By Adela Aguirre
Community members learned a little more about candidates running for the hotly contested District Four county supervisor seat Aug. 24 during a town hall meeting hosted in Delano.
County Supervisor David Couch sat down with his challengers — Delano Mayor Grace Vallejo, and Greater Lamont Chamber of Commerce President Jose Gonzales — during a forum hosted by Community Leadership Alliance for Democracy Kern, or CLAD-K.
During 30 second responses, candidates touched up on a broad range of topics, including marijuana laws, sexual assault, the #MeToo movement and immigration. They also discussed what they would do in their first 100 days to improve quality of life for those living in disenfranchised parts of the county represented in District 4, which spans from Arvin through southwest Bakersfield and into the northern reaches of the county, capturing Delano, Wasco and Shafter.
The District Four race became one of the most closely-watched contests this year after voting areas were redrawn following a lawsuit the Mexican American Legal Defense Fund waged against Kern County. A federal judge ruled that districts illegally diluted the voting power of communities of interest and ordered lines to be redrawn before the November election.
Couch — who had long represented an area with the highest percentage of white Republicans, had his district redrawn to include the highest percentage of Latinos. He suddenly became the most vulnerable supervisor on the dais — but it didn’t show during the forum.
Instead, it was Vallejo who was targeted in her own hometown.
When asked about the #BlackLivesMatter movement, Vallejo answered that “all lives matter.” The meeting turned raucous.
Juan Diego Hernandez, a 19-year-old Delano resident who asked the question, yelled and screamed at Vallejo before being escorted out of the room. “You are missing the point of Black Lives Matter,” he shouted, pointing his finger at Vallejo. “That’s how much it means to you, it means nothing at all.”
All candidates talked about how they would improve conditions in Lamont. The lack of sidewalks and excessive flooding in Lamont would be one Vallejo’s priorities in her first 100 days in office if elected, she said.
While addressing infrastructural issues in Lamont would be expensive, Couch said the county has a plan in place and ideas in the works to address those problems.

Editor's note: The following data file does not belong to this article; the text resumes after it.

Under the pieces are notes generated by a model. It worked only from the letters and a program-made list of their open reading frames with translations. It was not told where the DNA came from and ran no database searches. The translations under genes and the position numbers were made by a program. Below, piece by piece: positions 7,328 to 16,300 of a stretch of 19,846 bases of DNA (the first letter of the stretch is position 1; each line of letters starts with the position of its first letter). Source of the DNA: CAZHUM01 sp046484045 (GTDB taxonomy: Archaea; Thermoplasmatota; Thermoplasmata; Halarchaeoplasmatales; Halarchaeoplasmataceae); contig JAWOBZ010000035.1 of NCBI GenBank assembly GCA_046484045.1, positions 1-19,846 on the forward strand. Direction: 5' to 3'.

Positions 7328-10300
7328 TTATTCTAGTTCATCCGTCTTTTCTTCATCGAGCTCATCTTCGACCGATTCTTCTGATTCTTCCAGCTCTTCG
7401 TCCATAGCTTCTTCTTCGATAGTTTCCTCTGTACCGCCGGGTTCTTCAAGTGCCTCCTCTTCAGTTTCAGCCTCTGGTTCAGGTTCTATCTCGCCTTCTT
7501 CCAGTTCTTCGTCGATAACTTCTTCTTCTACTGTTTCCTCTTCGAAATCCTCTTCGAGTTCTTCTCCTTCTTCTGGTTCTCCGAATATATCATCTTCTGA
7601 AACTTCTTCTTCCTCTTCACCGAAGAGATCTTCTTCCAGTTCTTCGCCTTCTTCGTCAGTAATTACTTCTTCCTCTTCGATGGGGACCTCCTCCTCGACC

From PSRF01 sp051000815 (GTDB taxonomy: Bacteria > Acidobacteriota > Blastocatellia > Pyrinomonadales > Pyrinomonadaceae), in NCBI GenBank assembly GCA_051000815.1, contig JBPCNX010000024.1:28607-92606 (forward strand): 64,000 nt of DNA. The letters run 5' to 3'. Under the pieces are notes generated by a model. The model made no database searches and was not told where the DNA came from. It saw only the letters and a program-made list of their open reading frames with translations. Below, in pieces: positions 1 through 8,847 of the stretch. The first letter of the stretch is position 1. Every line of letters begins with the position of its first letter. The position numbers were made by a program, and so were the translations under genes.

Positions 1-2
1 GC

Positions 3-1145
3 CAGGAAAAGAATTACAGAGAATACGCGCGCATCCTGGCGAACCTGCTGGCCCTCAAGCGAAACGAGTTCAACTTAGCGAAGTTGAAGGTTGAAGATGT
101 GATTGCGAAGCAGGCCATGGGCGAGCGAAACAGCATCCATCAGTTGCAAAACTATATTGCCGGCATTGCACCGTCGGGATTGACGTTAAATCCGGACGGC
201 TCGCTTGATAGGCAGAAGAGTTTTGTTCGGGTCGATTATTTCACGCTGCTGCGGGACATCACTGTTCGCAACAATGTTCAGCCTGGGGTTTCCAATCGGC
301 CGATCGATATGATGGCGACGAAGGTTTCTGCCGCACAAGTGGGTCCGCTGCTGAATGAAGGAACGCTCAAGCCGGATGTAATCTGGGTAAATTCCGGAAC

Gonzalez said he would go to the community and see what they want, then work to make it happen.
When the forum was opened up to the public, questions varied from jobs and gang violence, to views about marijuana dispensaries. It put Couch — who voted to ban dispensaries across Kern County this year — into the spotlight.
“The reason I voted for that [the ban on dispensaries] was the state is supposed to be ready for this . . . and they’re not even close to being ready- and when they are, we’re going to take another look at that,” Couch said.
Vallejo is taking a more lenient stance on marijuana dispensaries, explaining that it has to take into account public safety. “Just like we regulate alcohol and cigarettes, we need to be prepared, because the voters are going to make that decision,” Vallejo said.
Gonzales took a similar stance.
“I think we need to be more educated and find ways to find solutions and how to regulate this, because one of the biggest difficulties is how are we going to protect our kids around this,” Gonzales said.
After the forum, community members said there wasn’t a clear winner, but that Gonzales appeared inexperienced, and at least one expressed disappointment in Vallejo’s statements regarding #BlackLivesMatter.
Hector Jimenez, 18, said he was disappointed that the issue he was most concerned about wasn’t mentioned by candidates: the need to declare Kern a sanctuary county.
“The biggest issue I’ve seen in Kern County is the fear that’s been plaguing our city. I feel like that could be addressed by putting pressure on the sheriff to make Kern County the sanctuary county that it is and needs to be,” Jimenez said.
He expressed concerns about all the candidates. Although Vallejo did “a good job,” he said, her comment about #BlackLivesMatter “triggered a lot of people.” He felt he could no longer support her afterward. Meanwhile, Couch has been underperforming, Jimenez said, and Gonzalez seems to be “making stuff up as he goes.”
Suzanne Villaruz, a 59-year-old lifelong Delano resident, said the reinforced what she expected.
“Mr. Couch was very conservative, Grace [Vallejo] has got lots of experience, and Mr. Gonzalez feels he could do everything because he’s a good guy,” Villaruz said. “His lack of experience really has shown through.”